NEW YORK (AP) – During his sign-off from public television, veteran journalist Bill Moyers thanked his viewers, who he said keep reminding him that “the quality of journalism and the quality of democracy go hand in hand.”

Moyers, 70, is retiring after more than three decades in television journalism. His final episode of “Now,” the weekly public affairs show he has hosted since 2002, aired Friday evening. “Now” will continue with Moyer’s co-host, David Brancaccio.

Friday’s show included a piece about conservative media, which Moyers recently said “has become a partisan propaganda arm of the Republican National Committee.”

“One would have thought after the terrorist attacks of 9/11, that the need for credible news and opinion, reliable and verifiable, would have found an answer from those who could supply it,” he said.

The show also included an interview with Anthony Romero, the executive director of the American Civil Liberties Union.

In his final remarks, Moyers expressed his appreciation to his staff and thanked PBS executives for their defense of the show “against fierce attacks from partisan ideologues who can’t bear to have their version of reality measured against evidence to the contrary.”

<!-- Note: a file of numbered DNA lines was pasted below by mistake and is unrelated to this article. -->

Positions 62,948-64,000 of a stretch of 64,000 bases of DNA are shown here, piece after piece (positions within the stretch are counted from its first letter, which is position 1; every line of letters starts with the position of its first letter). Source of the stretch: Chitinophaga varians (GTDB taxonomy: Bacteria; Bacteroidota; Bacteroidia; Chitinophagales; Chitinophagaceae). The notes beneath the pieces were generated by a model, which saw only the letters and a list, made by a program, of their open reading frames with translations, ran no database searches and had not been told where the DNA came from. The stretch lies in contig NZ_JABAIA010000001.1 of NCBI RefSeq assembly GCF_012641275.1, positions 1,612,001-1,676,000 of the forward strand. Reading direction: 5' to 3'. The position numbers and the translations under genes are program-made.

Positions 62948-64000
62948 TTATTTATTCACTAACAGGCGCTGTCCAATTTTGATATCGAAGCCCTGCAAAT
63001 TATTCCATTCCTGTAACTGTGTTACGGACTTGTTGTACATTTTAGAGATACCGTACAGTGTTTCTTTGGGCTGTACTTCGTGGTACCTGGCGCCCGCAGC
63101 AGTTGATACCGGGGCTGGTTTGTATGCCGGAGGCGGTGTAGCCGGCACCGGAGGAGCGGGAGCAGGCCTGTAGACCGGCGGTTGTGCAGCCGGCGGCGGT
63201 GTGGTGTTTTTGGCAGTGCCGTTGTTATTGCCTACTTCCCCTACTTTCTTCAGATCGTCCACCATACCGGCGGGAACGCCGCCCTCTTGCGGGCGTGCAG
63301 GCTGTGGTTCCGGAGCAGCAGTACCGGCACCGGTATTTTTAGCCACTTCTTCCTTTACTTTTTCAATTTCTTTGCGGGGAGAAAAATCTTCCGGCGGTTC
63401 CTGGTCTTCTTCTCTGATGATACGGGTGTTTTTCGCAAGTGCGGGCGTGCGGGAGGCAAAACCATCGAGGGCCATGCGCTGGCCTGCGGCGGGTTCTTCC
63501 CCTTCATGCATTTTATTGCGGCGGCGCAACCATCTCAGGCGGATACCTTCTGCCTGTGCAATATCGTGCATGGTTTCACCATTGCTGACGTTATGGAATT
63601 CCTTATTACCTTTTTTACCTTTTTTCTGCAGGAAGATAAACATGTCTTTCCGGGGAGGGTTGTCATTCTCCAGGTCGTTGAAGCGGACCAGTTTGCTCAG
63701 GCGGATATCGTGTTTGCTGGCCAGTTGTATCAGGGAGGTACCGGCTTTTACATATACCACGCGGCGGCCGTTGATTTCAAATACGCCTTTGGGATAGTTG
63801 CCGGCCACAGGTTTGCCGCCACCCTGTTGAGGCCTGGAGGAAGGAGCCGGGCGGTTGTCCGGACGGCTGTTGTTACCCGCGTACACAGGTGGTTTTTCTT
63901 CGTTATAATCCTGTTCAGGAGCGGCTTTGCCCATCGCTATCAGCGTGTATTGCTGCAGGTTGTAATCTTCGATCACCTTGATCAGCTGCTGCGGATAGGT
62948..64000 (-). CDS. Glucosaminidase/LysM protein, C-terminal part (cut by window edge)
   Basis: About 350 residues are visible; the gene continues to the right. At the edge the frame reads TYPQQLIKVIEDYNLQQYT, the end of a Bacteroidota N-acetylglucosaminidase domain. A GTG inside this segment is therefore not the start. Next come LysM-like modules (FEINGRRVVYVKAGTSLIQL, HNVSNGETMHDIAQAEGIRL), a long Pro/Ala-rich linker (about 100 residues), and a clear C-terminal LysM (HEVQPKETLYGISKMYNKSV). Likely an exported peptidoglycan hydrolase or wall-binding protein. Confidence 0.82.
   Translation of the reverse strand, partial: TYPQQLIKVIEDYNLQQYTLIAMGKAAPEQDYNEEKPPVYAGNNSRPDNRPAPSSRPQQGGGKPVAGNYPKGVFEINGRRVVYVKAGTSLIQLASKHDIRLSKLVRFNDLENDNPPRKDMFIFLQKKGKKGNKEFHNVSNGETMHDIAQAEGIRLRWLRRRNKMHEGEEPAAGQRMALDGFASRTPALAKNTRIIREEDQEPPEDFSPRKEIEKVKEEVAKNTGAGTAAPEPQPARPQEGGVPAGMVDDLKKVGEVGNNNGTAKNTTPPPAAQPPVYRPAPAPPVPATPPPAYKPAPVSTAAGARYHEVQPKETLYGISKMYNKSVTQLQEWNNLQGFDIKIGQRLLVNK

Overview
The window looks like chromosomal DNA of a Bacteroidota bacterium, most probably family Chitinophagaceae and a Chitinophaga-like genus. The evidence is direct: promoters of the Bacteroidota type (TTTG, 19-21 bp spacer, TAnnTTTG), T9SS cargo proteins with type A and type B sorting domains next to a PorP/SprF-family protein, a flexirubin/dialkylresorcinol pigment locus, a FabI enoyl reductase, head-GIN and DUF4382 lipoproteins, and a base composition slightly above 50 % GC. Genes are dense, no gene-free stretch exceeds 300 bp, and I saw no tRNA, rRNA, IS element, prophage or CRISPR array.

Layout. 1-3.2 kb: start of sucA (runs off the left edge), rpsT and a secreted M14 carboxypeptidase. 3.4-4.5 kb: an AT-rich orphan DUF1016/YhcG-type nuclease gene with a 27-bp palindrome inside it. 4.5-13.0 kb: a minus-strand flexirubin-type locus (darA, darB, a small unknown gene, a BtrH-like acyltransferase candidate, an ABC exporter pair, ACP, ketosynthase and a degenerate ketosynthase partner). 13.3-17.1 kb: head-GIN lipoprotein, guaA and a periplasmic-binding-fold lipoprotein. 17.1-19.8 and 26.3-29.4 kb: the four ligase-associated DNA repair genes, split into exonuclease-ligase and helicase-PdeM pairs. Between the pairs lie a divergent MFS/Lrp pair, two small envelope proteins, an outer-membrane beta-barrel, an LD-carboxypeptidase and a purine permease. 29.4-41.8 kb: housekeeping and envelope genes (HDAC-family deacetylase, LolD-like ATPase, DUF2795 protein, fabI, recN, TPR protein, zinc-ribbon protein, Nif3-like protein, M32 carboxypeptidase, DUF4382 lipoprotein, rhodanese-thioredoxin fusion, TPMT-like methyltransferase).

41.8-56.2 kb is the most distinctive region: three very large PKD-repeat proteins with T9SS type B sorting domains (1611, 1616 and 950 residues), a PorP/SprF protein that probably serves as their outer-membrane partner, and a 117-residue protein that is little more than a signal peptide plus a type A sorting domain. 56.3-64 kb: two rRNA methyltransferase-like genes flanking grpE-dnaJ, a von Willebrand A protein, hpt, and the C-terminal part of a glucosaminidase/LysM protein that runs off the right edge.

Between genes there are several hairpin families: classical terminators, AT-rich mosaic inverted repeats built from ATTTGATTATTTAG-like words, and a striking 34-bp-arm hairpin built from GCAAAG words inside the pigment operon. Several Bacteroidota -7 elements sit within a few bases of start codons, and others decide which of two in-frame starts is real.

Moyers lauded his wife, Judith Davidson Moyers, who is the president of Public Affairs Television, the independent production company the couple formed in 1986.

He then addressed his audience.

“Finally, my thanks to you, for being there time and again – for coming back even after we’ve let you down,” he said, adding that he treasured the letters and e-mail he received “as I would a family album – even the angry harangues usually come from kissin’ cousins.”

“I’ve learned from you not to claim too much for my craft, but not to claim too little, either,” he said. “You keep reminding me that the quality of journalism and the quality of democracy go hand in hand.”

He ended his remarks by saying, “So this is it for me – but, fortunately, not for ‘Now.’ David returns in three weeks. I’m Bill Moyers. Thanks, and farewell.”

Moyers began his career at PBS as host of “This Week” and “Bill Moyers’ Journal” in 1971. He has won more than 30 Emmys and 10 Peabody awards.

A Texas native and ordained Baptist minister, he served in the administration of former President Lyndon Johnson, was publisher of the Long Island newspaper Newsday for several years and worked for CBS News.

AP-ES-12-17-04 2155EST



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